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First Rib Resection For Thoracic Outlet Syndrome (TOS) (5354)

First Rib Resection For Thoracic Outlet Syndrome (TOS) (5354) - Clinical Hub, Patient Education, Health and Nutrition Facts For You, PVS

5354





First Rib Resection
For Thoracic Outlet Syndrome (TOS)

Thoracic Outlet Syndrome
Thoracic Outlet Syndrome (TOS) is caused
by pressure in the neck on the nerves and/or
blood vessels that go into the arm. You may
have pain, numbness, tingling, or weakness
in your arm.

The surgery
The surgery to relieve the pressure in the
neck is done under general anesthesia. This
means you are asleep during surgery. Our
surgeon makes an incision in your chest.
Then the surgeon removes a part of your
first rib. This helps relieve the pressure
causing your symptoms. The incision is
closed with stitches that do not need to be
removed. A dressing is put over your closed
incision.

What to expect before surgery
You are not able to eat or drink anything for
at least 12 hours before your surgery.

What to expect after surgery
After surgery you are moved to a hospital
room. We closely watch your heart rate,
blood pressure, and blood oxygen level.

When you wake up you will have tubes and
lines attached to you. You will have an
intravenous line (IV) in your arm for
medicine and fluids. You may also have a
chest tube. This is a tube that goes from
your chest to a collection canister to drain
any fluid from around your lungs. You are
given medicine to help your pain.

You may have blood tests, X-rays,
ultrasounds, or other procedures. You may
also need to wear compression stockings.
These stockings help prevent blood clots in
your legs. You are not able to eat or drink
for a few hours. You will start with drinking
clear liquids and are able to eat more as you
wake up. As you recover, you work with
nurses and occupational therapists (OT) to
get back your strength in your arm.

Most patients who have this surgery can go
home within 1 to 2 days.

Care of the incision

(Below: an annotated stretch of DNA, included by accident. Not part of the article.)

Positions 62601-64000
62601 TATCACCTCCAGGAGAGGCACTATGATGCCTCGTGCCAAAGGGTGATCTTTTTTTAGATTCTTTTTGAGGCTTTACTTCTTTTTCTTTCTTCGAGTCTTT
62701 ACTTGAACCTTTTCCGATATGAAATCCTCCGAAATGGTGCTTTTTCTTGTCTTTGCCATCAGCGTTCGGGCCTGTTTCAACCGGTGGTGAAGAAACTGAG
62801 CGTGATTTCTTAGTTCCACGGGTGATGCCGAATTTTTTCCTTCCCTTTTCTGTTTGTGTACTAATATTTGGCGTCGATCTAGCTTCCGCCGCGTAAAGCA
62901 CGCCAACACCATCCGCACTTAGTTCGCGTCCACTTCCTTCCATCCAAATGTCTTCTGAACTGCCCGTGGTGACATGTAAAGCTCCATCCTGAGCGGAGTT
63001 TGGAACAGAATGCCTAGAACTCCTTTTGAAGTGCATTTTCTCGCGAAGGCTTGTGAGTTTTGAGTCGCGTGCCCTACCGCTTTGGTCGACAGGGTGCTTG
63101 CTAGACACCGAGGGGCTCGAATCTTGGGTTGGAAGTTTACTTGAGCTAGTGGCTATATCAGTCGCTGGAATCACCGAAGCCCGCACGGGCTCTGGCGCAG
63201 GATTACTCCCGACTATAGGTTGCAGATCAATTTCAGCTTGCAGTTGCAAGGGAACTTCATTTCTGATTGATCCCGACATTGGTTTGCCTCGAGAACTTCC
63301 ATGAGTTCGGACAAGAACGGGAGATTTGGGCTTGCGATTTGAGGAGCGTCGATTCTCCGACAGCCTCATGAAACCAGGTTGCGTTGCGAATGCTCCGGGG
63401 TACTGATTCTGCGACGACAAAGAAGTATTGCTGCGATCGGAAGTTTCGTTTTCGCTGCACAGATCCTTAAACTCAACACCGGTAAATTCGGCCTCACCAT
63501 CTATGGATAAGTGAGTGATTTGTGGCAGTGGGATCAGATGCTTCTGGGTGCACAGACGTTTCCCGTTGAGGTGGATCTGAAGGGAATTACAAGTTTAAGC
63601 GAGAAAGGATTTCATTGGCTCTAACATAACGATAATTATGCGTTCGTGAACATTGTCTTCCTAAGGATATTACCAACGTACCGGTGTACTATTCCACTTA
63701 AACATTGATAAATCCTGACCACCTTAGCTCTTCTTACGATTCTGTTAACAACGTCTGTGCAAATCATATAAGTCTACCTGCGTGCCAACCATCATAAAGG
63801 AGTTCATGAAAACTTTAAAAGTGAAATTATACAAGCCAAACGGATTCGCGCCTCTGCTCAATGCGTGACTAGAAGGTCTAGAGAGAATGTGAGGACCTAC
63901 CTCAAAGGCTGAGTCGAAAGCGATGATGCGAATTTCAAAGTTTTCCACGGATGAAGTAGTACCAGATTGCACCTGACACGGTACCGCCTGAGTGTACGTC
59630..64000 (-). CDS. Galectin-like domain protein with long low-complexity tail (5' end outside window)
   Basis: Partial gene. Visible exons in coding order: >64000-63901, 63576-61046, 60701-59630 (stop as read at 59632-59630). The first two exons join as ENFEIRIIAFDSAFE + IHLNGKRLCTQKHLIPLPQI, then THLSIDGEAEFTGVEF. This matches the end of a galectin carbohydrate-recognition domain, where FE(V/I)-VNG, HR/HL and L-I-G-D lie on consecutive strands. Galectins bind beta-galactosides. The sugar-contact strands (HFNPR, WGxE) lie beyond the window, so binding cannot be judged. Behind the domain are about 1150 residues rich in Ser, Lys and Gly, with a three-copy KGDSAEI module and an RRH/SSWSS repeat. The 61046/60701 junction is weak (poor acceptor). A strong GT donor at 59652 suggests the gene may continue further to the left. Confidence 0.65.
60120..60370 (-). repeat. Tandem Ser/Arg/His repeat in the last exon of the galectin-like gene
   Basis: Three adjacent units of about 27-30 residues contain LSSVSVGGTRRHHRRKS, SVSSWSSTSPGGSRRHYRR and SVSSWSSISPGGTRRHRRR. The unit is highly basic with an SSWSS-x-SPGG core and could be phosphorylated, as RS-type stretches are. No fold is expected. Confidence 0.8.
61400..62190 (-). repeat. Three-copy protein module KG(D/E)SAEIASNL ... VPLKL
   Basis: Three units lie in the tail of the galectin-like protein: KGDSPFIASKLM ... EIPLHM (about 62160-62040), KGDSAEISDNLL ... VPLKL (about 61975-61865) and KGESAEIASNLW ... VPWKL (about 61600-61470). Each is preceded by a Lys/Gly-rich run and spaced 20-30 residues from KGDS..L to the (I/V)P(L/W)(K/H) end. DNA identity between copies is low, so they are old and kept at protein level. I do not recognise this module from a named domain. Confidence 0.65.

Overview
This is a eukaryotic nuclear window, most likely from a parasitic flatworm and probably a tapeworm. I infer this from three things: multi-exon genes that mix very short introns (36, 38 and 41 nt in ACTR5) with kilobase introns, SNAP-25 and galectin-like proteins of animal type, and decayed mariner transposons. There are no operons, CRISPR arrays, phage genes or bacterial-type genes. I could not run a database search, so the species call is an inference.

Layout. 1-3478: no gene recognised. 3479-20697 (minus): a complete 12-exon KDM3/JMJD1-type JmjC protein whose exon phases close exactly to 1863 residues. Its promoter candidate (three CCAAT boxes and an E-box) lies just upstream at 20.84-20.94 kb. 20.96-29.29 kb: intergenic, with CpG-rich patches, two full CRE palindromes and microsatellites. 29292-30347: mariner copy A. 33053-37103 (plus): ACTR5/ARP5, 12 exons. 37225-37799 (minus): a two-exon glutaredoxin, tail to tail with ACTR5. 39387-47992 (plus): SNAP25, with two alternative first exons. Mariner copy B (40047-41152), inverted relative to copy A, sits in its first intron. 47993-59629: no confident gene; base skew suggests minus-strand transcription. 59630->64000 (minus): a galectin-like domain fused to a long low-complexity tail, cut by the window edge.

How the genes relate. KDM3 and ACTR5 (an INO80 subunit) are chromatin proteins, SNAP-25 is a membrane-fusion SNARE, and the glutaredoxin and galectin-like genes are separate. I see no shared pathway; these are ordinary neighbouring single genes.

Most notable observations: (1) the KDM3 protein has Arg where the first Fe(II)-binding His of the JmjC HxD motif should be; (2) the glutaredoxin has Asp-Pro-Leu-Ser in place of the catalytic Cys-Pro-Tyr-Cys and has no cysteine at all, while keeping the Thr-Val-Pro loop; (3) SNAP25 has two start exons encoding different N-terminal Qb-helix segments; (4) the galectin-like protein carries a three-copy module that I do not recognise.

Your incision is most often closed with
stitches. A few things to know:
ξ You may get the incision wet in the
shower. Do not swim or take tub
baths.
ξ Clean the incision gently with mild
soap and water. Remove any dried
drainage.
ξ Do not scrub the incision.
ξ Rinse it and pat it dry.
ξ Do not use any lotions, alcohol,
powders, or oils on your incision,
unless told by your doctor.
ξ Leave the incision open to air unless
told by your doctor.

The stitches in your incision do not need to
be removed. There may be small pieces of
tape called Steri-Strips® placed on the
incision to help support it. You may shower
with the Steri-Strips® in place. Allow the
water to flow gently over the area. Do not
rub the incision. Do not swim or take tub
baths. Gently pat the incision dry. After 2-3
days, the Steri-Strips® will begin to curl up
at the ends. With time the strips will fall off
on their own.


Activity
When you go home you should be able to do
most of your basic daily routines. You need
to give yourself time for rest. You may feel
weaker. You may notice that you become
tired more easily than before. This is
normal. Your sleep pattern should return to
normal. Your strength and energy level will
increase as your body recovers. Walking is
good for you. It is important that you start
slowly. You should increase your distance a
little bit each day. This will help you
become stronger. Walking also helps
prevent constipation and blood clots.

There are some things that you should not
do in the first few weeks. These include:
 Do not lift more than 10 pounds
during the first 2 weeks at home.
This includes groceries, pets, and
children. One gallon of milk is about
8 pounds.
 No vacuuming or scrubbing floors.
 Do not drive until your doctor says it
is okay. This is often not until after
the first clinic visit. Do not drive
while taking narcotic pain medicine.